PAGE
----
letters to surfers

Question : You write a lot about love, but have avoided giving me a definition of the word.

Answer by Robert Brow   (www.brow.on.ca)   December 2000

The philosopher Wittgenstein said the meaning of a word is its use. I would want to add that the "use" is strictly limited to a dialogue between two persons in a particular situation. (It could be a writer and a reader). If the two persons are not agreed about the language game for that word in that situation, there will be a misunderstanding. Wittgenstein believed that philosophical problems were due to such misunderstandings. And the same applies only more so in theology.

Definitions only work when some person or a group of persons give a definition which others agree to abide by in their conversation together. This happens in the sciences, but meanings get fouled up when there is a model shift as from Newton to Einstein and suddenly words like mass, gravity, acceleration, and velocity subtly change their meaning. Eventually scientists try to drill one language game into all practitioners of that science.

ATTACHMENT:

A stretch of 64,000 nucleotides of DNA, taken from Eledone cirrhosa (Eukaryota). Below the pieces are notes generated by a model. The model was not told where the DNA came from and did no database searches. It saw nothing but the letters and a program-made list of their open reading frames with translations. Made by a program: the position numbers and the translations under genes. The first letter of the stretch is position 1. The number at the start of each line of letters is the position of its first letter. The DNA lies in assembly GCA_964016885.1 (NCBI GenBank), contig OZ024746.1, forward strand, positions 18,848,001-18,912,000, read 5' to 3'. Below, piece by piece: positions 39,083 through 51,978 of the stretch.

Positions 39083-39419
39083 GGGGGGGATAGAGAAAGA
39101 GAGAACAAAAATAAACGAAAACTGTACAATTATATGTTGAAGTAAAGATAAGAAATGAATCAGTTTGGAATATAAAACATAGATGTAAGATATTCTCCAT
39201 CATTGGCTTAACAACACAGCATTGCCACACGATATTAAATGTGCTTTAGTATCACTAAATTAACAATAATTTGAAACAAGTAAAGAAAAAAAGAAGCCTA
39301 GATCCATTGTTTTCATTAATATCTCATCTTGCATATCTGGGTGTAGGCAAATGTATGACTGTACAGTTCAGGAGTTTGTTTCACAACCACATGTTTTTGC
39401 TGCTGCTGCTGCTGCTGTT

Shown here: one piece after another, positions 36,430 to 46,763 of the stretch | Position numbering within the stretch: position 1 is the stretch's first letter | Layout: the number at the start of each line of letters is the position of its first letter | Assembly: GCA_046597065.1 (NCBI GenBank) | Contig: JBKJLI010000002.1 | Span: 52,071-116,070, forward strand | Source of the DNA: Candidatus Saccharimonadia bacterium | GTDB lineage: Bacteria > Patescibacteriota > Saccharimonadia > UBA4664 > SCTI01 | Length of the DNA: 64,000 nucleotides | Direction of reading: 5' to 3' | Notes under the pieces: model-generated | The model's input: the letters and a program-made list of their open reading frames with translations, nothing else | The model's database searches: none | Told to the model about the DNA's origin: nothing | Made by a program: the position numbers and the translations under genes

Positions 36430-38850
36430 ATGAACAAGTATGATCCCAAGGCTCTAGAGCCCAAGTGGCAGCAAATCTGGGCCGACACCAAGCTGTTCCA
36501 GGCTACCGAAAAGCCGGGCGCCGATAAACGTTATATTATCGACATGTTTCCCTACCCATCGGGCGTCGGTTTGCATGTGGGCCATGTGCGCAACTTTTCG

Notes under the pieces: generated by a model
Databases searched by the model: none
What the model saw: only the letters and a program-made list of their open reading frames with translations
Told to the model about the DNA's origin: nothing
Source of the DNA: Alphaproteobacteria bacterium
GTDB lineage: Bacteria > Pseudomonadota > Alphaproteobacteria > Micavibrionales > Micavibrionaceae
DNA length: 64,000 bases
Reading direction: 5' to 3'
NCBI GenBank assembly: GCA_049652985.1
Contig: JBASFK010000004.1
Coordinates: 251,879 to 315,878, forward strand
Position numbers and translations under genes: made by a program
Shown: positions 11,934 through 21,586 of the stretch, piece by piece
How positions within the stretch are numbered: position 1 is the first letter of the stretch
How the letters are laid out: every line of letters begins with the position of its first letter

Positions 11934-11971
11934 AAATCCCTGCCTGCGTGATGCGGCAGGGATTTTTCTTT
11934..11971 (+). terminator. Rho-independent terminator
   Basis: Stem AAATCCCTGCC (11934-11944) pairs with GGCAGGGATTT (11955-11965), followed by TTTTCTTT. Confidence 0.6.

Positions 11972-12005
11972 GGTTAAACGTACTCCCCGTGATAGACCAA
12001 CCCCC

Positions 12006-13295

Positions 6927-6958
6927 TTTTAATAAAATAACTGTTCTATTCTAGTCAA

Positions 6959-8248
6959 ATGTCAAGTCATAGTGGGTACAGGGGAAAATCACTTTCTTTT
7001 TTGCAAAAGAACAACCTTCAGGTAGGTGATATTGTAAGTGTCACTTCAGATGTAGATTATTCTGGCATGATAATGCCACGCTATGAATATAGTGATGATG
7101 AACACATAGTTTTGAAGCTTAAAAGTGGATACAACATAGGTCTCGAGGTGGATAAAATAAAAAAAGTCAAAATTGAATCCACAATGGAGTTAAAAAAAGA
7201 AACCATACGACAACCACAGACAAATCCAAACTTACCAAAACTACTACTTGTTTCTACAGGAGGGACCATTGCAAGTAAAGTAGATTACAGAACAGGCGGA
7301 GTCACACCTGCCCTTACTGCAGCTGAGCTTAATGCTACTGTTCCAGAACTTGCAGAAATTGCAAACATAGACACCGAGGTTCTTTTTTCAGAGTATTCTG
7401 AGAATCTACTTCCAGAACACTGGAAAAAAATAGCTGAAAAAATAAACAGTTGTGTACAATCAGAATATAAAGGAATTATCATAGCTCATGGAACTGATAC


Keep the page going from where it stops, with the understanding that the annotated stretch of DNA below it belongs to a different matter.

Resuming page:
Most of our conversation is using words that we understand with that person in that context, and when there is a misunderstanding we can try to explain. There are only a few definitions in the New Testament.

In 1 Corinthians 13 we have one such attempt to give a definition of what Paul's view of love is. Jesus also used parables to clarify the use of a word as the word "neighbor" in the parable of the Good Samaritan. Obviously the definitions found in dictionaries only reflect some common uses of the words listed.

What then do we do when we are trying to do understand the New Testament use of the word "love" in a particular situation - loving enemies, loving God, loving a wounded person on the road, loving other Christians. The art is to try to picture how the writer and the Christian group he belonged to was wanting to use the word. That is why the New Testament cannot be understood from outside a personal experience of the love of God and the resultant love for others. And even with a personal experience of the love of God we may need to have the meaning of the words clarified by further Bible study and the illumination of the Holy Spirit.

When we move to adopting a theological model (mine is called Creative Love Theism) we inevitably try to fit the use of words in each text into an explanatory model that we intend to use in preaching. That is why to my mind being self-conscious about the model we are using (and the other models people use) helps us understand what others are doing with that text.

But we have no proof that we are right, and we certainly have no definition we can use across the board and in all situations. The definitions that we find in theological books only apply in a discussion with that writer and perhaps in the denominational group he or she belongs to.

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